The largest gun ever built was the “Gustav Gun” built in Essen, Germany in 1941 by the firm of Friedrich Krupp A.G. Upholding a tradition of naming heavy cannon after family members, the Gustav Gun was named after the invalid head of the Krupp family – Gustav Krupp von Bohlen und Halbach. The strategic weapon of its day, the Gustav Gun was built at the direct order of Adolf Hitler for the express purpose of crushing Maginot Line forts protecting the French frontier. To accomplish this, Krupp designed a giant railway gun weighing 1344 tons with a bore diameter of 800 mm (31.5″) and served by a 500 man crew commanded by a major-general.
Two types of projectiles were fired using a 3000lb. charge of smokeless powder: a 10,584 lb. high explosive (HE) shell and a 16,540 lb. concrete-piercing projectile. Craters from the HE shells measured 30-ft. wide and 30-ft. deep while the concrete piercing projectile proved capable of penetrating 264-ft. of reinforced concrete before exploding! Maximum range was 23 miles with HE shells and 29 miles with concrete piercing projectiles. Muzzle velocity was approximately 2700 f.p.s.
Three guns were ordered in 1939. Alfried Krupp personally hosted Hitler and Albert Speer (Minister of Armaments) at the Hugenwald Proving Ground during formal acceptance trials of the Gustav Gun in the spring of 1941. In keeping with company tradition, Krupp refrained from charging for the first gun – 7 million Deutsch Marks were charged for the second (named Dora after the chief engineer’s wife).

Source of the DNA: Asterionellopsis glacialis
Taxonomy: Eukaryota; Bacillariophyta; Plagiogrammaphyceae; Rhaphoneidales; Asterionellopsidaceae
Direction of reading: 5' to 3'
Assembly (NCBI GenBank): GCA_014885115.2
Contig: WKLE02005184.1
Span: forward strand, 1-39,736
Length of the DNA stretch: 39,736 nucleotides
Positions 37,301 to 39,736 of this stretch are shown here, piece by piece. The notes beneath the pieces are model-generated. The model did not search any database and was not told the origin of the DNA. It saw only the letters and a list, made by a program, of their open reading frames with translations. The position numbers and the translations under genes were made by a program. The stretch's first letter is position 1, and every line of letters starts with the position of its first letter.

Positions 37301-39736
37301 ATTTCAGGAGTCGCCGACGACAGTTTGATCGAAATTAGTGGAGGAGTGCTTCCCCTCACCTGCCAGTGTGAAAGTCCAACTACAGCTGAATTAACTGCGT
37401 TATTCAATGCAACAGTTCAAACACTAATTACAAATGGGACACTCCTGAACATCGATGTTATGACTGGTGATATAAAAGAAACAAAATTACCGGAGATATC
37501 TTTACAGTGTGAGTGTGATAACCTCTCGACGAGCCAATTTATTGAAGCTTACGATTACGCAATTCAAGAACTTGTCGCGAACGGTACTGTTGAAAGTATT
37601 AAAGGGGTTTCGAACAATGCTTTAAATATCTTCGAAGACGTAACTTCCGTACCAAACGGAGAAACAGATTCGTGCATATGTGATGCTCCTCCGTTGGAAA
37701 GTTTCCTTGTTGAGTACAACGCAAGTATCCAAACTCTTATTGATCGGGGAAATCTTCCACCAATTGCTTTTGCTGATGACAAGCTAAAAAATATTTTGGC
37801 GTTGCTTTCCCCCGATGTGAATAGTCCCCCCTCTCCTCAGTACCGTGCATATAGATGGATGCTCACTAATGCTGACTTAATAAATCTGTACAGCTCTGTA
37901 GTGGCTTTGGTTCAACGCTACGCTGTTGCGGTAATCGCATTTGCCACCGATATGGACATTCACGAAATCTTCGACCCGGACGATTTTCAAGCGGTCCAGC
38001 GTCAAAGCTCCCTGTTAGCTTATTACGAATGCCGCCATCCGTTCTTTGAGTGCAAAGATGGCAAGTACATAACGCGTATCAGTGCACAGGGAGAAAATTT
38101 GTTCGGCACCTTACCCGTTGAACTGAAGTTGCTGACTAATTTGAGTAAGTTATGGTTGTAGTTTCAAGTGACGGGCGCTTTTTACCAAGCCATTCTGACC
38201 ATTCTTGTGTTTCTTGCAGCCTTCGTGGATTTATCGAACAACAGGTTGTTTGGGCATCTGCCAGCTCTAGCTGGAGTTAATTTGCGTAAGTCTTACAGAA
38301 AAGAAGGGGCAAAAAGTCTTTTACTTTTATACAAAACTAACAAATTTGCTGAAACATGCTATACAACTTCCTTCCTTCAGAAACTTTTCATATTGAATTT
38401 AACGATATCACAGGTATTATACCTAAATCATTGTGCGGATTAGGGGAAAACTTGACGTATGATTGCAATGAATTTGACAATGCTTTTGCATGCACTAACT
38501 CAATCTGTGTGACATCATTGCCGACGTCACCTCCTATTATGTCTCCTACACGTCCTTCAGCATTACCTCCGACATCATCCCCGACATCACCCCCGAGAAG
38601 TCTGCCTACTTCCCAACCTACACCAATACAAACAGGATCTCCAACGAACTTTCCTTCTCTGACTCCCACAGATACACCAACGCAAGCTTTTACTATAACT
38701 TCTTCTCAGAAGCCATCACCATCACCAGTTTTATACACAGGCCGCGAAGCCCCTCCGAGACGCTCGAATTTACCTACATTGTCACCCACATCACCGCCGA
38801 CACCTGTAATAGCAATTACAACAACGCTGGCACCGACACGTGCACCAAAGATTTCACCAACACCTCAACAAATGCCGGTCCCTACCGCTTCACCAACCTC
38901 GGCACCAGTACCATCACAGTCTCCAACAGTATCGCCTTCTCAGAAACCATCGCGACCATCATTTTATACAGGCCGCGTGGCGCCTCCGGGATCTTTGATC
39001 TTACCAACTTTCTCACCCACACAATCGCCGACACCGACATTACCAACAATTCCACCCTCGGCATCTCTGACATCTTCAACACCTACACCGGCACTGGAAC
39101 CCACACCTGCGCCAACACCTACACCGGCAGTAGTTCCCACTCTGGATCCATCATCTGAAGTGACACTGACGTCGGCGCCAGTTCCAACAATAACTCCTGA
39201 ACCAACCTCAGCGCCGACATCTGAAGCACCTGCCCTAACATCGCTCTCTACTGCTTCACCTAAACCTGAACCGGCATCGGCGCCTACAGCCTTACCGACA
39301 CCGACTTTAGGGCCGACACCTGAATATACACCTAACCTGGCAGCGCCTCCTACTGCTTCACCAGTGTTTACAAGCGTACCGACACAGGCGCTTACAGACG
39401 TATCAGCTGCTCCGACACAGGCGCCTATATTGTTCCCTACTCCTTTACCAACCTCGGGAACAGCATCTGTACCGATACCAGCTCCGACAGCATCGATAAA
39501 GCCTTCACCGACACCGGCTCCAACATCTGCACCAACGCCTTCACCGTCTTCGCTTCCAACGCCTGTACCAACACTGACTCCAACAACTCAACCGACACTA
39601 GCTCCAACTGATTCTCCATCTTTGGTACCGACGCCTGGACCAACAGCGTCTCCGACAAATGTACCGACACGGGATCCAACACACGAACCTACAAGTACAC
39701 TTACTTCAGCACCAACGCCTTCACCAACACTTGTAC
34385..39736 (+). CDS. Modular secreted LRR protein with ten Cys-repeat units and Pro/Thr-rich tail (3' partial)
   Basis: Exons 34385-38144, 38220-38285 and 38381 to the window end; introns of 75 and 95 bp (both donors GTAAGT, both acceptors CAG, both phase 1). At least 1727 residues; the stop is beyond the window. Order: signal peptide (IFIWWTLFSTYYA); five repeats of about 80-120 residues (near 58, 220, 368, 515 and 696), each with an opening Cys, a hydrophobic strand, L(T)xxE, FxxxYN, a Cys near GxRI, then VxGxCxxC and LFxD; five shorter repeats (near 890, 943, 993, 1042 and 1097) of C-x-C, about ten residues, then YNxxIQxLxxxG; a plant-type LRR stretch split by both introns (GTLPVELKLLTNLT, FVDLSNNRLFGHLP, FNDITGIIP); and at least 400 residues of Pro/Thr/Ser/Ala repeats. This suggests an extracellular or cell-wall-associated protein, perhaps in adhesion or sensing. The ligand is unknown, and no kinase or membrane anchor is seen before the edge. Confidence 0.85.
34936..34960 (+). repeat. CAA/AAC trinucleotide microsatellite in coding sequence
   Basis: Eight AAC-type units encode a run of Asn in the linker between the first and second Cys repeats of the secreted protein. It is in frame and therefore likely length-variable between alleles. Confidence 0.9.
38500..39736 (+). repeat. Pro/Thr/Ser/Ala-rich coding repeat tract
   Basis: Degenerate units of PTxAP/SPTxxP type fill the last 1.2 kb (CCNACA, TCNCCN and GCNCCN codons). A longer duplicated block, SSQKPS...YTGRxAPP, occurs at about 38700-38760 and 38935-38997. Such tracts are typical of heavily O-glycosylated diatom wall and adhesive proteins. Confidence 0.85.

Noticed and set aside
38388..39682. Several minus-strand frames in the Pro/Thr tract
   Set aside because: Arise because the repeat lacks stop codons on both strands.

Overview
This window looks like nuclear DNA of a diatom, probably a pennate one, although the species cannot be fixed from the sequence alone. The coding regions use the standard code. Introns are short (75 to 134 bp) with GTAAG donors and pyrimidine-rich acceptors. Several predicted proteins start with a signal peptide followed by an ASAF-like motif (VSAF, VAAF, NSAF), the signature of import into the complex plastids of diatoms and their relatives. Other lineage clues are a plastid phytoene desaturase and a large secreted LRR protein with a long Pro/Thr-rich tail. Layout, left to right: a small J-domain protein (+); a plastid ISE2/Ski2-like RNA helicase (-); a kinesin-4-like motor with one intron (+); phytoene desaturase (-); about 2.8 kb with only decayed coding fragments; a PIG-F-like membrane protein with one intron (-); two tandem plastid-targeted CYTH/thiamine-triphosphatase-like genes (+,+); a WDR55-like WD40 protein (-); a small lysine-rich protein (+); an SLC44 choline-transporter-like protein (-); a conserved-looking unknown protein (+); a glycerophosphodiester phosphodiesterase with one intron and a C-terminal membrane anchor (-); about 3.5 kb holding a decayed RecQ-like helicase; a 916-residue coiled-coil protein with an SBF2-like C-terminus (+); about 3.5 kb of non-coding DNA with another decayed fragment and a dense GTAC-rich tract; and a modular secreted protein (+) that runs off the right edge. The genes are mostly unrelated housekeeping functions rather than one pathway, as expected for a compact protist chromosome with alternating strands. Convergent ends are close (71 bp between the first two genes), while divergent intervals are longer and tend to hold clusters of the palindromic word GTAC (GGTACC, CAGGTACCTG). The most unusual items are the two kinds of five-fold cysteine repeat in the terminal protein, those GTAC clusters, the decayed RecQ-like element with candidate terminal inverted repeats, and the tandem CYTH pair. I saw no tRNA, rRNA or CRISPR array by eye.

France fell in 1940 without the assistance of the Gustav Gun, so new targets were sought. Plans to use Gustav against the British fortress of Gibraltar were scrapped after General Franco refused permission to fire the gun from Spanish soil. Thus, April 1942 found the Gustav Gun emplaced outside the heavily fortified port city of Sebastopol in the Soviet Union. Under fire from Gustav and other heavy artillery, Forts Stalin, Lenin and Maxim Gorki crumbled and fell. One round from Gustav destroyed a Russion ammunition dump 100 feet below Severnaya Bay; a near miss capsized a large ship in the harbor. Gustav fired 300 rounds during the siege wearing out the original barrel in the process. Dora was set up west of Stalingrad in mid-August but hurriedly withdrawn in September to avoid capture. Gustav next appeared outside Warsaw, Poland, where it fired 30 rounds into Warsaw Ghetto during the 1944 uprising.
Dora was blown up by German engineers in April 1945 near Oberlichtnau, Germany, to avoid capture by the Russian Army. The incomplete third gun was scrapped at the factory by the British Army when they captured Essen. Gustav was captured intact by the U.S. Army near Metzendorf, Germany, in June 1945. Shortly after, it was cut up for scrap thus ending the story of the Gustav Gun.
Credits: Printed in the American Rifleman, February 1998. Page 26.